In India’s most populous state, the Hindu nationalist BJP government is on a mission against “love jihad”, the conspiracy theory that Muslims are luring Hindu brides with the aim of conversion and eventually national domination.
While interfaith marriage remains rare in the Hindu-majority nation, this zealous drive in Uttar Pradesh has taken the form of a new law that can land the couples in serious trouble.
A few weeks ago, when 22-year-old Muskan and her Muslim husband Rashid went to register their marriage in the town of Moradabad, he ended up in jail and the young woman in a state-run shelter home.
Three months pregnant, she suffered a miscarriage.
“They knew I was pregnant. They still made me work, clean the room, putting strain on my belly,” said Muskan, who went by Pinky when she was a Hindu.
“I knew I was losing my child.”
The couple’s “crime” was the alleged violation of an “unlawful conversion” ordinance promulgated last month in Uttar Pradesh by the local Bharatiya Janata Party government. It carries a punishment of up to 10 years in jail.
It sent a further chill through India’s 200-million-strong Muslim minority and defenders of the country’s secular traditions, who have raised alarm about the BJP’s policies since it returned to power in 2014.
Nowhere is Prime Minister Narendra Modi and the BJP’s alleged mission of “Hindutva” — Hindu hegemony — more in evidence than in Uttar Pradesh, a vast and economically backward state of 200 million people.
Its government is led by the saffron-robed, firebrand Hindu monk Yogi Adityanath, 48, a hardliner known for his inflammatory rhetoric against Muslims who has been touted by some as possible successor to Modi.
While there is no credible evidence of an organised mass attempt to convert Hindu women to Islam and bring about Muslim domination, the conspiracy theory is rife in Hindutva circles and Adityanath’s government has vowed to stamp out “love jihad” with the new law.
Falling foul of the vaguely worded legislation is not hard. Dozens of Muslim men have been arrested — for which police need no warrant — in just a few weeks.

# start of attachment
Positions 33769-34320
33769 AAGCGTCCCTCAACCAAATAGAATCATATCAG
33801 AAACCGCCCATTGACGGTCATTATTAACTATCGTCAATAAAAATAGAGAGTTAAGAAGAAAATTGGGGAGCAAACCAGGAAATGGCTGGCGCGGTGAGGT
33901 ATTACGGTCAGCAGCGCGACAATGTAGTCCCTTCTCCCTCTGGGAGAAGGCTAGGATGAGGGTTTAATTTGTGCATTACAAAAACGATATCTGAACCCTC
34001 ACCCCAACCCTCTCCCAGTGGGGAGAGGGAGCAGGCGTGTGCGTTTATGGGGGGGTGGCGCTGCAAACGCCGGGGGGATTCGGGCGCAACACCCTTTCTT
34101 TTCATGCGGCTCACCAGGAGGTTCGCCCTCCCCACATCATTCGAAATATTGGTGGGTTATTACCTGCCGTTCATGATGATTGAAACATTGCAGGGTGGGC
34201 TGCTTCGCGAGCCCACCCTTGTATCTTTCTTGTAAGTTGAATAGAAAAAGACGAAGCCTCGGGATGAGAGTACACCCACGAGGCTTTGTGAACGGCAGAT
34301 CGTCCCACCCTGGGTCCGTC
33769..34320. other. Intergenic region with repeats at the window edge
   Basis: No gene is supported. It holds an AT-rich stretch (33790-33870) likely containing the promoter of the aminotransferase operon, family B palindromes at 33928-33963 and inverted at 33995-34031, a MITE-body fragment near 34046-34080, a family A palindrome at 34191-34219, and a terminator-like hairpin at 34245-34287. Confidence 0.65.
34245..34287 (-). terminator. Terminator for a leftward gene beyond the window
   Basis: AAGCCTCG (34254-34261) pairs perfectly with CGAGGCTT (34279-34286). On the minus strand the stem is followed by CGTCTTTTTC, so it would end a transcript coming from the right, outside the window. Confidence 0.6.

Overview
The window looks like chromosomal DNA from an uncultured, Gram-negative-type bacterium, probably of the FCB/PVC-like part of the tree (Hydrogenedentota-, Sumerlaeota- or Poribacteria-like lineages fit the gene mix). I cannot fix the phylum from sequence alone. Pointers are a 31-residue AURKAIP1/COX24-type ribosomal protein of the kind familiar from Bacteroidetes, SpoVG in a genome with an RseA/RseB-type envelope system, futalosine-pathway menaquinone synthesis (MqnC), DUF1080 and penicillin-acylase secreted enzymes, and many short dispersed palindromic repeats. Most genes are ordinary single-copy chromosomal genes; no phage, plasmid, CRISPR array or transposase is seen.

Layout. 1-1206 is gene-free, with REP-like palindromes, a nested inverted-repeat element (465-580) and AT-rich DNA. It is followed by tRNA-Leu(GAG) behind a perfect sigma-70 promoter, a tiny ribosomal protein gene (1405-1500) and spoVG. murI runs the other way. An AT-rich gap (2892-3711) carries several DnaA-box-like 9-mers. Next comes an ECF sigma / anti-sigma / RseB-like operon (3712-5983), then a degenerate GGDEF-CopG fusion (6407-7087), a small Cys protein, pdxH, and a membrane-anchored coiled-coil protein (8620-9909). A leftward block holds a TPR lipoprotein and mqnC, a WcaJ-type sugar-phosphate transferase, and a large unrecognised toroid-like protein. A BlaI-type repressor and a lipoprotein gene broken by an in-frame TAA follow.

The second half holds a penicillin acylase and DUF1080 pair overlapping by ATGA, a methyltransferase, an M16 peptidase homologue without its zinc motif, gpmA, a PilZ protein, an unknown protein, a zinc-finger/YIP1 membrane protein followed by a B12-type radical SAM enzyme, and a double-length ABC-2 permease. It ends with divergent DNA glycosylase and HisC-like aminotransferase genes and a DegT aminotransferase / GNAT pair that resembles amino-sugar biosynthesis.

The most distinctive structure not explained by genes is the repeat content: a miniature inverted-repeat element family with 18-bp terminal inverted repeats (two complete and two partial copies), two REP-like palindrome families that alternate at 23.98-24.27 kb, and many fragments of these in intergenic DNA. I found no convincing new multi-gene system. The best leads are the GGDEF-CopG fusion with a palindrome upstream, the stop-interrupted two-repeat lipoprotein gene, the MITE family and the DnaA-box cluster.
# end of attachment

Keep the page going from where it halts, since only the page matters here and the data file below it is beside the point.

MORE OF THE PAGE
Any relative of the bride can complain to the police, the men can be arrested on the slightest suspicion, and women are pressured into making incriminating statements, activists say.
This week, an 18-year-old Muslim was jailed after going out for pizza with a Hindu girl because her father complained to police, according to media reports.
He was booked for “inducing” the girl to elope with the intention to marry and forcefully change her religion — charges both teenagers deny.
Muslim boys do sometimes pretend to be Hindus, and there have been instances of kidnapping women — on both sides.
But many Hindu activists think the men are not acting alone but are part of a master plan, probably financed by India’s Muslim-majority neighbour Pakistan.
Believing “love jihad” is real “would be a laughable idea if it wasn’t so dangerous,” said activist Harsh Mander.
“What we’re witnessing… is the complete demolition of everything that the constitution promised.”
Other states governed by the BJP want to enact legislation similar to that in Uttar Pradesh.
Egging on the government and the police are militant Hindu groups, the most prominent being the Bajrang Dal, which is thought to have more than five million youth members nationwide.
It has been repeatedly accused of deadly sectarian violence, and is also known for hassling couples on Valentine’s Day, and intimidating Muslims and low-caste Hindus accused of slaughtering cows — which are sacred in Hinduism.
“Love jihad is a reality, it is a well-thought-out strategy deployed by Muslim boys to lure Hindu girls,” Ramji Tiwari, the Bajrang Dal chief in the city of Kanpur, told AFP.
Muslims, he claimed, are “hellbent” on one day outnumbering Hindus — currently they outnumber Muslims by almost six to one — in India by “trapping and brainwashing our girls”.
Bajrang Dal now conducts “awareness campaigns”, going door-to-door telling “our mothers and sisters that they should be wary of these smooth-talking men”.
The BJP’s new mission against “love jihad” is also a blow against the right of women to choose whom they marry and an attempt to ensure they remain in “traditional” roles, activists say.
“It’s the unholy trinity of patriarchy, caste and dominant religion that has always wanted to control women’s sexuality and freedom,” Vrinda Grover, a lawyer and rights activist, told AFP.
Muskan, meanwhile, is back with her in-laws, still suffering medical complications. She intends to stay with Rashid.
He and his brother spent two weeks behind bars before police released them as Muskan resisted pressure to incriminate him.
“I trust and love Muskan. I knew she wouldn’t make a statement against our love,” he told AFP.
“I only got to know about our baby when I got out.”
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